Thanks to the efforts of Professor Wu Zongyu, a trailblazer of China’s Malay language education, an undergraduate program focused on Malay was introduced at Beijing Foreign Studies University (BFSU) in 1961, followed by an Indonesian program at Guangdong University of Foreign Studies (GDUFS) in 1970. Around the turn of the century, Luoyang Foreign Languages College (now Information Engineering University) and Beijing Broadcasting Institute (now Communication University of China) started offering Malay courses in 1998 and 2001, respectively. In September 2008, a Malay language program was launched at Guangxi University for Nationalities based on the existing Indonesian program. More higher education institutions followed including Yunnan Minzu University in 2010, Tianjin Foreign Studies University in 2014, GDUFS in 2015 and Xi’an International Studies University in 2017. Hainan College of Foreign Studies began offering a diploma program on the Malay language in 2017 as well. Today, Malay is taught in numerous Chinese high schools as a foreign language course. At the collegiate level, a total of nine universities award bachelor’s degrees in Malay in addition to a diploma program offered by a college. Considering the rapid development of Sino-Malaysian relations, courses on the Malay language will be introduced in more universities, colleges and schools in China.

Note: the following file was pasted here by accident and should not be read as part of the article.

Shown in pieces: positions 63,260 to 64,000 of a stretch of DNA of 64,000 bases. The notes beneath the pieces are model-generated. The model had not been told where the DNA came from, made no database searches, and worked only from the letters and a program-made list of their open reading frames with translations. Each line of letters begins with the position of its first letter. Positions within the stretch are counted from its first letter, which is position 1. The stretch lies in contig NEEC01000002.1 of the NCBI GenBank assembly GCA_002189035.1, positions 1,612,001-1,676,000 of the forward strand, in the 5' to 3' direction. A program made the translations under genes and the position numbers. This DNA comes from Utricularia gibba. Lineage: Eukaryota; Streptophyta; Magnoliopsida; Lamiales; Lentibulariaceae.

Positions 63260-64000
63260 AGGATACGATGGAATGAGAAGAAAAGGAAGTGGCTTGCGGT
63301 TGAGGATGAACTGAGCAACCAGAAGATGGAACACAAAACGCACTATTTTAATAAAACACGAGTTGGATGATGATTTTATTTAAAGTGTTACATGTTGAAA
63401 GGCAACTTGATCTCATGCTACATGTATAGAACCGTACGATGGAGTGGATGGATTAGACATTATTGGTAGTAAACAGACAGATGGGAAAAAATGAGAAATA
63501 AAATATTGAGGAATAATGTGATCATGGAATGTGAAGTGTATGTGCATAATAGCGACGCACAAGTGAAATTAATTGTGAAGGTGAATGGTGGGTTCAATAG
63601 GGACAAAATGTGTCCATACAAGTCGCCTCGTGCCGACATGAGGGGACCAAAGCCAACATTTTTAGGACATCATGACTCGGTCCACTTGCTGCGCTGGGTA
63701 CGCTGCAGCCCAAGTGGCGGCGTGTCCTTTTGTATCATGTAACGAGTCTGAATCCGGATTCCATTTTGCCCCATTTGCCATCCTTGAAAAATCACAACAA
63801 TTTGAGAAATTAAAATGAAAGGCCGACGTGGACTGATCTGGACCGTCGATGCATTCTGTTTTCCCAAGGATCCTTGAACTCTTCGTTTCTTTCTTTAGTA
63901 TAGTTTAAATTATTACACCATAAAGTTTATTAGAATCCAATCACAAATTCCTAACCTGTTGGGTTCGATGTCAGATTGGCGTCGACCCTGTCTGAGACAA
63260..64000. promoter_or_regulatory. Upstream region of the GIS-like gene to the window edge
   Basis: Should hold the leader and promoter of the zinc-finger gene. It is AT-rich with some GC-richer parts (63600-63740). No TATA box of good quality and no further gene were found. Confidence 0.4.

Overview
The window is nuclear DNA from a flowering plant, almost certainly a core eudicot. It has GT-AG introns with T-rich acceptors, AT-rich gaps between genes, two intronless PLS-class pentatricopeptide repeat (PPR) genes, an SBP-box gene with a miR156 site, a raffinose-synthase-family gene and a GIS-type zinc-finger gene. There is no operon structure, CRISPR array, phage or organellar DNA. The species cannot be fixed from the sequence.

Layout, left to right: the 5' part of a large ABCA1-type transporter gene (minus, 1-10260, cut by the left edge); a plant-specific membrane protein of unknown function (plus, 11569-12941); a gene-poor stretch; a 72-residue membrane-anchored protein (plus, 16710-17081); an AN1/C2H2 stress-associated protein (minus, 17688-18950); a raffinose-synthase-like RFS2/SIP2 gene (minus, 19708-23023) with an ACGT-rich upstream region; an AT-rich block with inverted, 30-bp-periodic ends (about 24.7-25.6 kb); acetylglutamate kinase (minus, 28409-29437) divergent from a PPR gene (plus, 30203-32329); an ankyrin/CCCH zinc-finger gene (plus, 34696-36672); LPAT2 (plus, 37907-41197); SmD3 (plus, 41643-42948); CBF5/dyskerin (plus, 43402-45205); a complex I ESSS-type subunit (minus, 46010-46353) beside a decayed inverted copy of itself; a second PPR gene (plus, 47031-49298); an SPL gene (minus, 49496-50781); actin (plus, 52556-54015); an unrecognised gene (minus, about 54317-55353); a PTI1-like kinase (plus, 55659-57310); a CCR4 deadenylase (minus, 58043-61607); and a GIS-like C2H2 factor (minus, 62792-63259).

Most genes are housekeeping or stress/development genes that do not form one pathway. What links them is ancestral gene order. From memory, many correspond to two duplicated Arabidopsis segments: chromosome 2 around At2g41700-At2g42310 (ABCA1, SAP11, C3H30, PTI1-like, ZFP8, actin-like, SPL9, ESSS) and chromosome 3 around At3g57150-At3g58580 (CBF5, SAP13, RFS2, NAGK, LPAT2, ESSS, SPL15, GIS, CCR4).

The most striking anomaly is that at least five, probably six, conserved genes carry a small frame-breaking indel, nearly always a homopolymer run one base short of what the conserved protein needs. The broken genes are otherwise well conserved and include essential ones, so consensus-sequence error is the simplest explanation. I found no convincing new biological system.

BSFU was the first Chinese university to offer an undergraduate program on Malay. On July 20, 1997, the China Malay Language Teaching Center was established at BFSU with joint support from the Chinese and Malaysian governments. The institution was renamed the China Malay Studies Center and inaugurated by then-Malaysian Deputy Prime Minister Najib Razak in 2005, raising the development of the Malay academia in China from teaching to research. Committed to Malay language promotion in higher education institutions, the center has been serving as a Chinese hub for academic activities related to Malay language, literature and culture.